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Aerospace No Moon missions, pt. 2

  1. May 23, 2010 #1
    Someone locked the original topic for no obvious reason, but I have to comment on this:

    Fortunately, today is 2010 and not 1960, and if there's one thing that we learned in all this time, it's how to make lots of launches relatively cheaply and safely. We could've launched about 2000 tons into low earth orbit (the equivalent of 6 International Space Stations) using Protons, and possibly three times as much if SpaceX comes through with their promises, with money that was originally allocated in NASA budget just to develop the new Ares V megalauncher.

    Even though LEO launches are still incredibly expensive compared to the cost of fuel, launch costs are just a tiny portion of any sensible Moon/Mars budget. Most of the costs, I believe, are salaries of engineers who design and test new technologies and new spacecraft.
     
    Last edited: May 23, 2010
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  3. May 23, 2010 #2

    mgb_phys

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    The previous thread was locked because of the OP's belief that any physics he didn't understand didn't apply.

    Assuming everything you are sending to the moon has to be lifted from the Earth's surface at some point then putting each piece into LEO and assembling them there before heading moonwards has no overall energy advantage.
    There will in fact be an energy disadvantage because each payload needs to be put into a particular orbit and then extracted from that orbit, you also need to lift all the assembly tools and extra crew to perform it.
    Generally launching large loads is more cost effective, apart from fixed per-launch costs the mass of waste launched, in terms of shrouds, 2nd stages etc scales down with payload size.

    The only reason a LEO rendevous would be necessary would be if you couldn't put the entire craft into orbit in one go, such as a much larger vehicle needed for a mission to mars. The USSR moon mission was planned a series of launches were the return vessel (and a spare) would have been sent to the moon in advance - but this still didn't need an LEO rendevous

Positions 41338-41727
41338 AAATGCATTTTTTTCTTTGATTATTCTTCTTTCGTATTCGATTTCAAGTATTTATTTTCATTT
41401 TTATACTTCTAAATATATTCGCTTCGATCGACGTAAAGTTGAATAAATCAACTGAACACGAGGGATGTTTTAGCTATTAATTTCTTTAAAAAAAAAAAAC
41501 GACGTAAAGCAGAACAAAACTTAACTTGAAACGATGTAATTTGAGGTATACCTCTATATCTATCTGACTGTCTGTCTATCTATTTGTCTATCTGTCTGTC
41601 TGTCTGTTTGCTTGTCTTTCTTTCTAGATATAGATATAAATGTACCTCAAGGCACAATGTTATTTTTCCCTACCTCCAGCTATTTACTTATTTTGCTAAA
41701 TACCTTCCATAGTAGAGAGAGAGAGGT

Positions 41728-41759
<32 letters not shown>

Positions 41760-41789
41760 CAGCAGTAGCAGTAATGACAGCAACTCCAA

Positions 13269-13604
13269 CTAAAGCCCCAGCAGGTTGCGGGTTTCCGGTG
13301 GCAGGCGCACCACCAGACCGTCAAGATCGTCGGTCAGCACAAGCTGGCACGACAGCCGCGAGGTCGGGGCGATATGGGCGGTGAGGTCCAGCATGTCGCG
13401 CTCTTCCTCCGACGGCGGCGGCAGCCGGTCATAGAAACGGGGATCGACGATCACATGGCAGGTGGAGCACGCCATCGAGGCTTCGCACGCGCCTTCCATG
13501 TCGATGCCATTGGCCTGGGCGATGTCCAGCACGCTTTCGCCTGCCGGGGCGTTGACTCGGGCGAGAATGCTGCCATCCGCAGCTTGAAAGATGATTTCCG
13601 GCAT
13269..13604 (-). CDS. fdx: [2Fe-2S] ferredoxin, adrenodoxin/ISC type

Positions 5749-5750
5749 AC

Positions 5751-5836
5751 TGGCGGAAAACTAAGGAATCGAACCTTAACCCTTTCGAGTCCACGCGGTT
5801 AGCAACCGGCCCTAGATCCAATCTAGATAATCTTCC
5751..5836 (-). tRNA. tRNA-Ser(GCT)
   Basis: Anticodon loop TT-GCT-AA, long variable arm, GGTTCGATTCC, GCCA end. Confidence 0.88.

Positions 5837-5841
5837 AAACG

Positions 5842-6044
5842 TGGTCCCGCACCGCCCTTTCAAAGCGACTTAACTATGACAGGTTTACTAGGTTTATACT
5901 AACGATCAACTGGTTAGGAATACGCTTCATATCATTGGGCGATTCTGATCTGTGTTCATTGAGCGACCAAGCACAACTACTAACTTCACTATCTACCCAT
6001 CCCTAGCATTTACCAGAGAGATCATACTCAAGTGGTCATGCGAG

4. May 23, 2010 #3
    Cost effective in terms of energy savings, does not necessarily mean cost effective in terms of $$$. A low-volume, ultra heavy lift vehicle such as Ares V might be more energy-effective in launching a complete package at once, but it might cost more per incremental launch than five or ten Proton/Falcon launches, if Protons/Falcons are mass-produced and launched 20-40 times a year, and Ares V flies once every couple of years; even if you account for extra costs of a layover in LEO.

    And, if we want to get beyond proof of concept in human exploration, sooner or later we'll find that even Ares V with its 60 tons to LTI is insufficient, and that gets us back to square 1: either learning to assemble in orbit, or spending $100 billion to design an ultra-ultra-heavy-lift launch vehicle that weighs 20,000 tons (including 16,000 tons of unstable rocket fuel) and threatens to take out everything within a 20 km radius in the event of a catastrophic failure on the launch pad.

    In my opinion, chemical rockets won't be used extensively to explore beyond LEO. We will assemble stations in orbit from little pieces, use ion thrusters with solar panels to explore the Moon and Mars (and possibly the asteroids), and use ion thrusters with nuclear reactors to go further than that.